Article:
Originally Posted by ToTheSun!
RT cores are specialized at doing raytracing and nothing else. "Software accelerated" might not be the most accurate nomenclature, but the point of the distinction is that the GPU is not specifically and exclusively built for raytracing, in the same way that RT cores are.
It's also a way to differentiate them in regard to performance expectation. That's what Mand12 meant. Casually mocking nVidia's hardware solution on the basis that it's considered superfluous is missing the forest for the trees.
RT cores are ASIC cores. But that doesn't mean the GPU was exclusively built for Ray Tracing. If that was the case, what are the Tensor cores doing there? What are the CUDA cores still doing there? If they really wanted a GPU specifically for RT, they would basically put mainly the ASIC there, and just enough CUDA/Tensor cores for the most basic geometry and denoising calculations. This is a transitory GPU with a step towards Ray Tracing.
nVidia's hardware 'solution' is the tackling of their own weakness in their own cards, which was compute power. Ray Tracing is a computationally heavy rendering technique. Their white paper states that the RT cores offload the CUDA/SM cores to do other work while the RT cores (or the ASIC) handles the ray tracing calculation. That is all fine, and it's a good thing for them to tackle.
People need to start thinking for themselves instead of looking at everything through the lens of nVidia. nVidia's solution is for their own cards, but people seem to think that because only they have that solution, everyone else is incapable. That is false. AMD is COMPLETELY different here. Have any of you ever wondered why AMD has many more flops, but still less performance in games? Rather than sweeping it under the rug by saying it's drivers or an inefficient architecture, I'll tell you why.
AMD does not have this issue of their stream processors being saturated and requiring offloading. AMD's compute power is above nVidia's in general. Why do you think miners flocked to AMD's cards during the mining boom? In fact, in terms of compute, the Radeon VII is the equivalent of the 2080Ti. Yes. Really. It doesn't translate into games, because games simply are not compute heavy. You could argue that it is an inefficient architecture, and it is, for rasterization. Not for compute.
Their stream processors don't need to be offloaded to do ray tracing, because in games, many of them are idling anyway, which is the reason why in the case of Vega 56 and Vega 64, they perform EXACTLY the same in games if they run at the exact same clock speeds. The additional 512 stream processors (which is close to 20%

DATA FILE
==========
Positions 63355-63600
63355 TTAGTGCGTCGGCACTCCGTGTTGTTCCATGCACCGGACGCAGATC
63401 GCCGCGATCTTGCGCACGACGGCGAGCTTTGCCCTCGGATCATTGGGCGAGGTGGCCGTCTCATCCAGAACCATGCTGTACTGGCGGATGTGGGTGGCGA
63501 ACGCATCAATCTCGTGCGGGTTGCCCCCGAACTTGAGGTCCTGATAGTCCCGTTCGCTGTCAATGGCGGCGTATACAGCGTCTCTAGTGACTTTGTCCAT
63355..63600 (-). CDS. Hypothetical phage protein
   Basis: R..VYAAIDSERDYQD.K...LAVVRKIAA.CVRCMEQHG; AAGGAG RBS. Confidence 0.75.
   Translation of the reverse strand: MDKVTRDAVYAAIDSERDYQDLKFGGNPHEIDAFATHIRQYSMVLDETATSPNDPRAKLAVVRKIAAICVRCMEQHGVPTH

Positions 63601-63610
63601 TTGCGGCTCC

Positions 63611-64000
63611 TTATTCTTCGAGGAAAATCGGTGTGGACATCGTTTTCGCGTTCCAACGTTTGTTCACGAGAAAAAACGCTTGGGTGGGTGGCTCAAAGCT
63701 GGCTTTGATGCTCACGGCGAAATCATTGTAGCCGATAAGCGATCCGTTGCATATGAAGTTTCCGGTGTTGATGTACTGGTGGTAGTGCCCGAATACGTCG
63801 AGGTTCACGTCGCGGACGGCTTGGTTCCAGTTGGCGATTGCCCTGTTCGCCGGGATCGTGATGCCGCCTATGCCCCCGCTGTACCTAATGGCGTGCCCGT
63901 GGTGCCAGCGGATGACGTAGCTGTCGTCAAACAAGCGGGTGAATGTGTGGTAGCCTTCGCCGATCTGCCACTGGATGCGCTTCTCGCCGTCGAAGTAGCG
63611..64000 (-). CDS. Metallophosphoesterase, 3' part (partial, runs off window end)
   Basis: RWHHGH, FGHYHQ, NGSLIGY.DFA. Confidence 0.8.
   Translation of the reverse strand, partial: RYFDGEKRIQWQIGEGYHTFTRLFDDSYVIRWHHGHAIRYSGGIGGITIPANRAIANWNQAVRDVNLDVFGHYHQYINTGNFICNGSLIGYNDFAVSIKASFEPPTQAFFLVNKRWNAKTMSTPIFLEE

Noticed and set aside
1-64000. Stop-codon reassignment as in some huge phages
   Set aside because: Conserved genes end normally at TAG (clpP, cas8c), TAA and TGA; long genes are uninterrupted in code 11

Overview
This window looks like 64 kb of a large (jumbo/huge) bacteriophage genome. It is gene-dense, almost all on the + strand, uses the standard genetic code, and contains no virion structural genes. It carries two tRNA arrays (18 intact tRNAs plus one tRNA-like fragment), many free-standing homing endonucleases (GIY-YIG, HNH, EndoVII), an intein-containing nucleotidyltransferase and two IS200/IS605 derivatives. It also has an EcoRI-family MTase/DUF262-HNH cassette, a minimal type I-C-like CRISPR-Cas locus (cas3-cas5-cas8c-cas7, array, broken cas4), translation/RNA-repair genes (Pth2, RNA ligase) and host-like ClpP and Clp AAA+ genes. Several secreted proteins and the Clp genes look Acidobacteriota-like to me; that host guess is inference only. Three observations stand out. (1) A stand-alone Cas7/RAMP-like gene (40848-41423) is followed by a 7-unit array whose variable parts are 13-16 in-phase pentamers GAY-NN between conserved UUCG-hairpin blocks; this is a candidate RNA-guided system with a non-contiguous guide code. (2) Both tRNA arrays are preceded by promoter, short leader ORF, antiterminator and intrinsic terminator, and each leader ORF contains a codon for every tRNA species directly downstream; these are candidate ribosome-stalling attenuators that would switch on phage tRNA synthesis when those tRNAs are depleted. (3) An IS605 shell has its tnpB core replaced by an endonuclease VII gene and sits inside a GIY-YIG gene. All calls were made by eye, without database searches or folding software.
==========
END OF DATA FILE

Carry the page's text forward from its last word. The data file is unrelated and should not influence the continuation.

additional compute power) are literally doing NOTHING in games. That is without accounting how many idling stream processors there are within the total of 3584 in Vega 56. Who knows how many there are in the likes of the Radeon VII.
That's where the ACEs come in. They were designed to allow those idling stream processors to be used, in parallel to all the others already being used. All that idling power can be used to get ray tracing to work, without reducing current performance
, because it's specifically using the idle stream processors. Now, we all know that would not be enough to implement ray tracing, which is why I'll go one step further with you. All the power that is used to do traditional shading techniques, that all comes free when you turn those off to do ray tracing instead. In other words, by lowering the amount of traditional rendering, you free up resources and thus more stream processors to increase ray tracing performance. And remember that AMD's cards are considered inefficient at those types of rendering techniques....
Also, the issue that nVidia mentions about thousands of instructions needed with Pascal for the ray tracing calculations... That is relevant because nVidia didn't have a hardware scheduler. AMD has multiple hardware schedulers in their cards, making that also a moot point. They can handle the stream of instructions and assign them efficiently to any idling stream processor through the ACEs. So I repeat... Stop looking at everything through the lens of nVidia.
That does not mean that an ASIC specifically for ray tracing would not help AMD's cards. ASICs for ray tracing would help everyone and everything. One can even put them on CPU cores if one so desires and eliminate the need for a ray tracing GPU. But, making use of those idling stream processors in AMD cards is practically a necessity before they go there. Why would they put additional hardware in there, while over 20% of the current compute power is not being used? Everything is already there to harness that power, and ray tracing is one of the best suited techniques to leverage GCN.